Hong Kong's architectural heritage conservation is praised
Mainland officials want to copy city's success in conserving architecture and culture against urbanisation and threat to historic buildings
Hong Kong's way of preserving its old buildings, while not always well-received at home, has become something of the model that the mainland aims to follow in efforts to protect its rich but threatened heritage.
The city's experience with heritage preservation and revitalisation can serve as a useful lesson for the mainland, as preservationists do their job more methodically when working under better legal conditions for protecting heritage, according to mainland officials.
Speaking yesterday at a Tianjin symposium on the reuse of architectural heritage, Li Xiaojie, director of the State Administration of Cultural Heritage (SACH), said the mainland's push for urbanisation threatened the conservation of architectural heritage, and he called for it to be better protected under law.
President Xi Jinping, during a visit on Monday to a village in Ezhou, Hubei, where a trial programme involving rural-urban integration is being carried out, told officials to avoid the mass demolition of homes and instead conserve old villages.
Li said he has gained considerable insight from visiting architectural heritage sites in places such as Hong Kong, Macau and Taiwan, and he specifically pointed out Lui Seng Chun - a grade-one historic building in Mong Kok, Kowloon, that has been turned into a Chinese medicine and health care centre.
"It shows that old buildings should be for all of the public to enjoy, not for the benefit of a select few," he said.
How cities such as Hong Kong have established a fair, objective and useful framework in deciding what is valuable and how to reuse a place is what the mainland is trying to replicate, said two officials, from Fuzhou, Fujian province and Suzhou , in Jiangsu , who did not want to be named.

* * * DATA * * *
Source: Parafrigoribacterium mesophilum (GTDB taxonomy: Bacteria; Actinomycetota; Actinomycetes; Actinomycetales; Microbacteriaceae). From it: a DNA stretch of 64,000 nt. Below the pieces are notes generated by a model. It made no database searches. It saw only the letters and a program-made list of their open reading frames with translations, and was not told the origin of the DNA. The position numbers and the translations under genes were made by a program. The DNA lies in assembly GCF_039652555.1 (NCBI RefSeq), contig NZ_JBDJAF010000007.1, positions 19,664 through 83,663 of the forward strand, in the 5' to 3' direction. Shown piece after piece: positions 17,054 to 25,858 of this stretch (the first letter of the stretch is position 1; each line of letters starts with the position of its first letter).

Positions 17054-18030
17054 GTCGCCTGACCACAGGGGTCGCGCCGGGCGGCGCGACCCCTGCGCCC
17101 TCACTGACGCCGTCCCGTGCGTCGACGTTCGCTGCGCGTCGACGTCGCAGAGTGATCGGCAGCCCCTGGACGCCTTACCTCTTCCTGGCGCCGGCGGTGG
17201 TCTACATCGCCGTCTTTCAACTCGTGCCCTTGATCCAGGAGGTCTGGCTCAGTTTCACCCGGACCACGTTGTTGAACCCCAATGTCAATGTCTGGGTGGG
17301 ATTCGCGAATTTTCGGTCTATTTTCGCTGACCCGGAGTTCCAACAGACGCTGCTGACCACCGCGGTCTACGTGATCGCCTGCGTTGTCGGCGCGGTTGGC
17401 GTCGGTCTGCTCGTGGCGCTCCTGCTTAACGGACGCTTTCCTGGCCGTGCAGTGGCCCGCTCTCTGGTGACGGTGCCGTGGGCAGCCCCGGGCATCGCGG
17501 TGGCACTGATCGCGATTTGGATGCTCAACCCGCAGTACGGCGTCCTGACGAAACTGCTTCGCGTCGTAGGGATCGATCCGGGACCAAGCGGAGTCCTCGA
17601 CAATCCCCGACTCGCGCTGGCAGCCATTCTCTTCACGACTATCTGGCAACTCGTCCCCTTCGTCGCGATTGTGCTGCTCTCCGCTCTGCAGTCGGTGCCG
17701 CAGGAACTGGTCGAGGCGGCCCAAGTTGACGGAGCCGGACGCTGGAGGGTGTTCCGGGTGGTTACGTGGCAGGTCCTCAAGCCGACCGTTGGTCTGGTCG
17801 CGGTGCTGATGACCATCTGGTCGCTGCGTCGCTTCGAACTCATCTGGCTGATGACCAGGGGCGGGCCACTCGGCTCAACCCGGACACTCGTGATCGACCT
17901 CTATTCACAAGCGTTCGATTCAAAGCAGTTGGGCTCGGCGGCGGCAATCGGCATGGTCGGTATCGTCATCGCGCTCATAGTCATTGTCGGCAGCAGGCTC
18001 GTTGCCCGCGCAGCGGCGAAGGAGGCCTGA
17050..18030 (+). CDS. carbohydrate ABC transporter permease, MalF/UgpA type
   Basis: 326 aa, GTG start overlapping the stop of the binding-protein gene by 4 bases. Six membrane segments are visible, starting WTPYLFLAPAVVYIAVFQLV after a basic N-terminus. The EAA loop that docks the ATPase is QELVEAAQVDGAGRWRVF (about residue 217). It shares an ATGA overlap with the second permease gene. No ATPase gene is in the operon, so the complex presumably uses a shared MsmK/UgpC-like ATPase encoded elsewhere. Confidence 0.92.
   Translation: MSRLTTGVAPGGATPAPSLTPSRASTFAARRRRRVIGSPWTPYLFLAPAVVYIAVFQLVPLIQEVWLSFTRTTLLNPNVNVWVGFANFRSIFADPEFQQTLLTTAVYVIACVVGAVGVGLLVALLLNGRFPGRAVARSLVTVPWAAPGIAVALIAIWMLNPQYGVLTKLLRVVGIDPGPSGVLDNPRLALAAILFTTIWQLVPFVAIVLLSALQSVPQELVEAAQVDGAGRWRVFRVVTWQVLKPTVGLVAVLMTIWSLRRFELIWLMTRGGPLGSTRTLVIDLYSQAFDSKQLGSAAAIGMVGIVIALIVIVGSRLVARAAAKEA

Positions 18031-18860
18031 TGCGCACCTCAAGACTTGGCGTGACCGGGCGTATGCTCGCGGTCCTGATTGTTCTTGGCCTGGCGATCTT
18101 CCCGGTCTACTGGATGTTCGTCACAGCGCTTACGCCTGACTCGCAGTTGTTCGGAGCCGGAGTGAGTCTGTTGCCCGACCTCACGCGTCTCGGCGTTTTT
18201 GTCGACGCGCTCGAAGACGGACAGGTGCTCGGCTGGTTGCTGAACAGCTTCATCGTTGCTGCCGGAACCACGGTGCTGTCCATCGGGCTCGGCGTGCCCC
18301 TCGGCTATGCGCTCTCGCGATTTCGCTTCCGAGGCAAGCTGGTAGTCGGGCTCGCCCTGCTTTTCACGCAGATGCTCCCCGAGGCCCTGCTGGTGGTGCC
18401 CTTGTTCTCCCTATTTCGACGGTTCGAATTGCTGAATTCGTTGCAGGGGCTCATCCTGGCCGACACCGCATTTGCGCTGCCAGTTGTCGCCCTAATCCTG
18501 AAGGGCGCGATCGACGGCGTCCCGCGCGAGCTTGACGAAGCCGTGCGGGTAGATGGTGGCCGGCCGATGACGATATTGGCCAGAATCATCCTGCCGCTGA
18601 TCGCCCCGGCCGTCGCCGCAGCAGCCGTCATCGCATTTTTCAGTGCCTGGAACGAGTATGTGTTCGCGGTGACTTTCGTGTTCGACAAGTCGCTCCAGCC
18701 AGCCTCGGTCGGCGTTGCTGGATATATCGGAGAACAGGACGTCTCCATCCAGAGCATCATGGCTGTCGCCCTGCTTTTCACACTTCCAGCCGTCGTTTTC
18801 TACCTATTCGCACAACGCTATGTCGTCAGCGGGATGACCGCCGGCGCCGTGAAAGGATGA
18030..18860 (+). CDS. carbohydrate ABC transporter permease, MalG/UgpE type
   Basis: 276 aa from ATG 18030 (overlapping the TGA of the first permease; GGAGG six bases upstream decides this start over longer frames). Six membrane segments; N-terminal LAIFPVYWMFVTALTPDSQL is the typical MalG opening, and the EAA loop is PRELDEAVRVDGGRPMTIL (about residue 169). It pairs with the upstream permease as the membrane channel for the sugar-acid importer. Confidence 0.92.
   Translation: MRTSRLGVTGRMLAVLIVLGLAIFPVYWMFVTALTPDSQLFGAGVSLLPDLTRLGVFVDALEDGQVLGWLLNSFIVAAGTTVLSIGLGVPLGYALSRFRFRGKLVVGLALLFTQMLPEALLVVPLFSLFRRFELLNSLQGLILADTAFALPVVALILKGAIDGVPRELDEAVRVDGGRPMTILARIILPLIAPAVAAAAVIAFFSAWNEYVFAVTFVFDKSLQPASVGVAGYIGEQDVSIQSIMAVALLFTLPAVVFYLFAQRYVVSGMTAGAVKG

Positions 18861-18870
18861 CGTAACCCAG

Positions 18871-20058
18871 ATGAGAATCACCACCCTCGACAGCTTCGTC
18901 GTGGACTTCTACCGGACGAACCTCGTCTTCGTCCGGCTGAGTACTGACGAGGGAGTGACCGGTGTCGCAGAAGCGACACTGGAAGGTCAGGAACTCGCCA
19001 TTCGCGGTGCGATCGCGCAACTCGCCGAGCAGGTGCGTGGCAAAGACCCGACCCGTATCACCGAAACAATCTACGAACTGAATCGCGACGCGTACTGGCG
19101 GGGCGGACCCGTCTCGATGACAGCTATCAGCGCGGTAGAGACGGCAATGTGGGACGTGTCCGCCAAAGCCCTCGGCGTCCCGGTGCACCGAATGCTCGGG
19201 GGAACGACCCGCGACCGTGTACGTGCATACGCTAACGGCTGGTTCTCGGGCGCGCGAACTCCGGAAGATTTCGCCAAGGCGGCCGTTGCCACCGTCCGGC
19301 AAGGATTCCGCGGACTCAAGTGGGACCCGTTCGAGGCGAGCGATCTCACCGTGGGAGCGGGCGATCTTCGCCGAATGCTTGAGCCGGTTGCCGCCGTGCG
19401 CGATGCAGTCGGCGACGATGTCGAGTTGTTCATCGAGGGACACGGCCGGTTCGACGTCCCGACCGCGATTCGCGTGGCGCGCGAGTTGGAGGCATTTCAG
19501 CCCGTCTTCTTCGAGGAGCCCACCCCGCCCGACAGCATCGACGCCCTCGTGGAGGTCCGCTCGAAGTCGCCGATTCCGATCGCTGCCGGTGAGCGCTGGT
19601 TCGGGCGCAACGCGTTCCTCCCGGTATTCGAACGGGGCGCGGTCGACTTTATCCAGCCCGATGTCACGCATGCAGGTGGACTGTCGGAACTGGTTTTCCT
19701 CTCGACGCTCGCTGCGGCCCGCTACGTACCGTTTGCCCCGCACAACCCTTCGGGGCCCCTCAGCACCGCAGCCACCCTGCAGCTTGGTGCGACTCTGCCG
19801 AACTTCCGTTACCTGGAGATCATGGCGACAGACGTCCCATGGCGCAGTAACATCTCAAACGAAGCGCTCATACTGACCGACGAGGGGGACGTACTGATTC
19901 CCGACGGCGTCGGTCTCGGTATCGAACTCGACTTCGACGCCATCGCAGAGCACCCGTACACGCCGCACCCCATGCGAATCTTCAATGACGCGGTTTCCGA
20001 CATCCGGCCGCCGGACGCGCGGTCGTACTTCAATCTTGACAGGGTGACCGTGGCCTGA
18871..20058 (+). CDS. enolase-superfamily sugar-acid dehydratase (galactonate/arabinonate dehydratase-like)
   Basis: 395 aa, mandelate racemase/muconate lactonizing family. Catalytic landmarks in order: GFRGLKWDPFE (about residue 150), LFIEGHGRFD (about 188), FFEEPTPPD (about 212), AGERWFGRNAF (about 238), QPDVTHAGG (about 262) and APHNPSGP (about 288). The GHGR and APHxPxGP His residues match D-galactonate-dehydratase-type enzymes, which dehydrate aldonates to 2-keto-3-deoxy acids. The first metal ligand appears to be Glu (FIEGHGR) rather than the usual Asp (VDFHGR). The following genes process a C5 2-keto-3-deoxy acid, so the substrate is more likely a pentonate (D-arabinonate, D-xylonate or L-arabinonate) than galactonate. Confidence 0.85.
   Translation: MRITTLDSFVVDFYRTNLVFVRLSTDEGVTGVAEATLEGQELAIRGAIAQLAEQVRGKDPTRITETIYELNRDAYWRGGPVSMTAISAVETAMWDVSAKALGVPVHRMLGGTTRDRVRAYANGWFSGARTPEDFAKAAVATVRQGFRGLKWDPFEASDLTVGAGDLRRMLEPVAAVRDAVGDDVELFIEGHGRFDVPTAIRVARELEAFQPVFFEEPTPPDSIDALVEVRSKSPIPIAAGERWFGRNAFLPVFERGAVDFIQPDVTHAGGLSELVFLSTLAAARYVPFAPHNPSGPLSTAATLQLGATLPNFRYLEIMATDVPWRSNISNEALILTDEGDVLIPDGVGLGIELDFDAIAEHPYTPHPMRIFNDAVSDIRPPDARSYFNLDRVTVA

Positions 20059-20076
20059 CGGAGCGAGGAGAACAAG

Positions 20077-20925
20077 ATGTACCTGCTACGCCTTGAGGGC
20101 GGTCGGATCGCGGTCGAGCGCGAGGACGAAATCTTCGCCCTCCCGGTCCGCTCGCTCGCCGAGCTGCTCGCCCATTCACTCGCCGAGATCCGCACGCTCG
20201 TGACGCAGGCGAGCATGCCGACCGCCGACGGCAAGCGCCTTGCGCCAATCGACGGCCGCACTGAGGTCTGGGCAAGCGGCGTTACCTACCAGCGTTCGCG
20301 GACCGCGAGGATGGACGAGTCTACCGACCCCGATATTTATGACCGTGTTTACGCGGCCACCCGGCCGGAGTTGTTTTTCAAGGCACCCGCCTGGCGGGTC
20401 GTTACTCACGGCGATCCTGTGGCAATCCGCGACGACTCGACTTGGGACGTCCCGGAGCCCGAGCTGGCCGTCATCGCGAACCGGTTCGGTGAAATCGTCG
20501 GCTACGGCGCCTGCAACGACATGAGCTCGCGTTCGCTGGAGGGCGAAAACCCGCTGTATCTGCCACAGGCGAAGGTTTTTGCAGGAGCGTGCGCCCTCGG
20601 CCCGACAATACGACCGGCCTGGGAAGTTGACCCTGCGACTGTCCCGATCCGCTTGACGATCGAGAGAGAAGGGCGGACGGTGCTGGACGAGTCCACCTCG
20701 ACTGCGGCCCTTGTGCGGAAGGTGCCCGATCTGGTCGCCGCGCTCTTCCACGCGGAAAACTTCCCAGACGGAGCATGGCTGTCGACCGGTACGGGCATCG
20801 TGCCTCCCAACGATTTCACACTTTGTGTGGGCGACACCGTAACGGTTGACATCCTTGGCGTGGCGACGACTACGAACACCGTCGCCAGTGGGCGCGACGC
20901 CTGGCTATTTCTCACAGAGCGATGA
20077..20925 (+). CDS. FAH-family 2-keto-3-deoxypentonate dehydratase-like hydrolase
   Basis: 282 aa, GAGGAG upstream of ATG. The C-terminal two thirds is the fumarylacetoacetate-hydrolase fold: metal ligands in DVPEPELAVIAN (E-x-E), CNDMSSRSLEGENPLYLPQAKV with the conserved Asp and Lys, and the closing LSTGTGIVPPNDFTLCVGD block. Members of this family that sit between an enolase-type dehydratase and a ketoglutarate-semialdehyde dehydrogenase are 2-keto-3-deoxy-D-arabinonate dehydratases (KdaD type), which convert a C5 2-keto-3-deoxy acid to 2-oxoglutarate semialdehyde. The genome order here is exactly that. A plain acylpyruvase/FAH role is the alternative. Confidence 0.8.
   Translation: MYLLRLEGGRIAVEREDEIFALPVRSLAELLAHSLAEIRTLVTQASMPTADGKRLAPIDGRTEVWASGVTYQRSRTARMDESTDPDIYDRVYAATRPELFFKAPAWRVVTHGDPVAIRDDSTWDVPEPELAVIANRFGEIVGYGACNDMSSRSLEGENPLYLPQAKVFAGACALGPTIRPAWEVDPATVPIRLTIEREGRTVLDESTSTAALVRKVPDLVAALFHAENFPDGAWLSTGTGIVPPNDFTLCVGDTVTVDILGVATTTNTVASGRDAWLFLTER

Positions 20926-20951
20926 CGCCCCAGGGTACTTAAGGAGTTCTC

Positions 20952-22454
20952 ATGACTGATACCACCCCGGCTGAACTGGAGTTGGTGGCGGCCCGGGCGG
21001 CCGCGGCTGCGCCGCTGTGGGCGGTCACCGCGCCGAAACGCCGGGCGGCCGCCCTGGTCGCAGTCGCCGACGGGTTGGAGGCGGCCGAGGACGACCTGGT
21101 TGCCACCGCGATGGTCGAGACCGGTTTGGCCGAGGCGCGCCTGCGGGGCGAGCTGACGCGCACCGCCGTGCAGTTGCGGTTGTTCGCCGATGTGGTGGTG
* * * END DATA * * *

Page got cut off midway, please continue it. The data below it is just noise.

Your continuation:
Li said yesterday that the mainland should not make the same "mistake" as in the old town of Lijiang, in Yunnan, where tourism was unrestricted after the town was named a Unesco World Heritage Site in 1997. Many former residents of the ancient town had to move away due to rising living costs, only to be replaced by more tourism establishments.
Yesterday's symposium was attended by officials and industry experts from Hong Kong, Macau and Taiwan.
"It's sad to see a historic place turned into a hub of rowdy bars and souvenir shops, but it's good that the government now realises they made a mistake," said Tony Lam Chung-wai, a member of Hong Kong's Antiquities Advisory Board and a director of AGC Design, the firm behind the renewal of Lui Seng Chun.
Li said urbanisation and improper rural development were the main challenges to protecting cultural heritage. About 44,000 of China's 766,722 registered heritage sites had gone, he said.